“Depending on what contracts you have with your customers in Europe you may have to factor in that goods could take longer to get there, meaning you are hit with extra costs and admin.”

Factoring in which border posts your goods will travel through to the UK is also critical; some 85% of EU trade to the UK goes through France. 

“There is a lot of paperwork required that there wasn’t before. It’s certainly not the end of the world to map it all out now, as fixing one problem can fix several,” said Stephen.

The importance of EU EORI numbers

Central to the future relationship of firms exporting and importing between the UK and EU is an Economic Operators Registration and Identification (EORI) number. Every business will need one to transit goods between the UK and non-EU countries from January 1, and may also need one if moving goods to or from Northern Ireland.

Not having an EORI means increased costs and delays; if HMRC cannot clear your goods you may have to pay storage fees. It can take up to a week to get one in some cases.

Some of the webinar audience questioned the panel on the difficulties involved, stating in their experience specific EU states had refused to issue an EORI to UK businesses not established in the bloc, however this is not insurmountable, the panel explained.

“If you can’t get one in the country you wanted, it may be a case of shopping around; you only need one for the whole of the EU. An education program is being carried out across the EU to ensure states are more willing in future, the panel said, however the main point is to keep trying until you secure a number.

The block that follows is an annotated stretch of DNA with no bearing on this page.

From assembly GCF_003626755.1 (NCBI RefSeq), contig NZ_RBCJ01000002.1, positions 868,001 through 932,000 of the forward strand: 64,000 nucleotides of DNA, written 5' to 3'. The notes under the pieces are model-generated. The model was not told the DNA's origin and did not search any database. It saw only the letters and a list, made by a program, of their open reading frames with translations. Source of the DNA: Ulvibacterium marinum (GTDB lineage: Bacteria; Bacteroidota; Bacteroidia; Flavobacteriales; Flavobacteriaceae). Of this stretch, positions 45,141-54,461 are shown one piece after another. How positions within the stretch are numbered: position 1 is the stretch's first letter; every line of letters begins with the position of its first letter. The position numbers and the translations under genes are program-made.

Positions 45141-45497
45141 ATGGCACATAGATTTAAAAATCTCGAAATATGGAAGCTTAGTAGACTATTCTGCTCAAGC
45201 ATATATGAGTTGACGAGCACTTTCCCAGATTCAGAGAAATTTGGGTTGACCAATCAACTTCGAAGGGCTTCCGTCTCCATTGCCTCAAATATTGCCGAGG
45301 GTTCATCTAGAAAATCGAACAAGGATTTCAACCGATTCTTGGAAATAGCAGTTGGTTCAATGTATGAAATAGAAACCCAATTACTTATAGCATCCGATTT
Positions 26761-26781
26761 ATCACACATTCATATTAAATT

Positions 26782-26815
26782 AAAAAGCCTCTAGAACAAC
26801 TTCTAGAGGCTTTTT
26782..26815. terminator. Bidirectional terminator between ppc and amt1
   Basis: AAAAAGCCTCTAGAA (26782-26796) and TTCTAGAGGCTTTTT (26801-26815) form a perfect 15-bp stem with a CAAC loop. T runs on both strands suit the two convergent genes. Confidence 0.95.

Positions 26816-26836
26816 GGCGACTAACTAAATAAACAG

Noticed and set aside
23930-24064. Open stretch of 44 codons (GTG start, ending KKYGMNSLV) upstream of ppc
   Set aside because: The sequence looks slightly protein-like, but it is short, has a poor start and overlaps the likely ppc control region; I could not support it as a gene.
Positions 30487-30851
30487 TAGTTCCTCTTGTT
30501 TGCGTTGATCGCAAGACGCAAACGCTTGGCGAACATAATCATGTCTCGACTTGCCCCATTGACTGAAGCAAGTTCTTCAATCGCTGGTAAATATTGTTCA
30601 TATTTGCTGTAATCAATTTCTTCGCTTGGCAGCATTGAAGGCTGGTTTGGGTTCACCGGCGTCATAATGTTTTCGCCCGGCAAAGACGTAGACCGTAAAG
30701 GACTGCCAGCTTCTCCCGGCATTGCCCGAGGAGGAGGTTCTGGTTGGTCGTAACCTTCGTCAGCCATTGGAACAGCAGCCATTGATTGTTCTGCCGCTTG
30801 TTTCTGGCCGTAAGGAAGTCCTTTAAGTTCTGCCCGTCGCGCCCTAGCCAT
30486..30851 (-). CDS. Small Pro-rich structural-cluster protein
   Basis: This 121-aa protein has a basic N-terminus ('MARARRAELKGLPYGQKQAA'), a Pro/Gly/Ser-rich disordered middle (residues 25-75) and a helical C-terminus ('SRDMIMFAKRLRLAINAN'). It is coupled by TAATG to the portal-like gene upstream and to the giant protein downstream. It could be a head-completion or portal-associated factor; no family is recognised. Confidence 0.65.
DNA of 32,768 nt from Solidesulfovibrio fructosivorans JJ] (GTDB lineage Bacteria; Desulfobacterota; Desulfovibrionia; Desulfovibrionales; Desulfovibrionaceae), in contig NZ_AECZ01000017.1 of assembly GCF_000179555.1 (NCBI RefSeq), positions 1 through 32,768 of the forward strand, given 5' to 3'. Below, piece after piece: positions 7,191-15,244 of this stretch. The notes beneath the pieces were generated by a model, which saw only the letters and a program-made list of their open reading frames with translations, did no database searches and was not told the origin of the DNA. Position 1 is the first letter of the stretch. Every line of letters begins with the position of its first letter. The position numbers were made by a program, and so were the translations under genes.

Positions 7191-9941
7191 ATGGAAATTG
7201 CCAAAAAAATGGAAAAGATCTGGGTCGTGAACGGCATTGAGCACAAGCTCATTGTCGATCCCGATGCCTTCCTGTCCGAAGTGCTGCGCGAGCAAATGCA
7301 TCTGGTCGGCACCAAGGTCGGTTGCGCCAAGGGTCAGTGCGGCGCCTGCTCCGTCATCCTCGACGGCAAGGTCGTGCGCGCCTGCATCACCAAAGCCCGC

A free-trade deal doesn't mean less paperwork

“If the UK secures a free trade deal, businesses may not have to pay for some declarations, but there are still a lot of implications that will come into force.” Europe has 40 free trade agreements around the world, Liam said, and while the UK is trying to mimic some of the continuity agreements, they are not all in place yet. 

Businesses that import from the US or China, for example, and then sell into the EU or other markets must consider the relationships between each of those geographies, where in the past they did not necessarily have to do so.

“If you are selling or buying from countries where the EU has an agreement but the UK doesn’t, there will be duty implications for those transactions,” he said. 

E-commerce and distance-selling businesses

The impending changes for e-commerce trade between the UK and EU are enormous, Stephen said. There are three systems that will impact how e-commerce businesses operate and declare VAT between now and July 2021, and firms must familiarise themselves with each system.

The European Commission Action Plan, published in July 2020, has a further outline of what is in store for digital VAT, but many of the proposals have not been ratified. “There is an ambitious timetable to get significant changes made to the EU VAT system and it's important to keep track of what is happening on the EU side,” said Stephen. “Don’t ignore what is going on in the EU as the changes in the pipeline will have a significant impact on UK businesses.” 

To watch the webinar in full click here.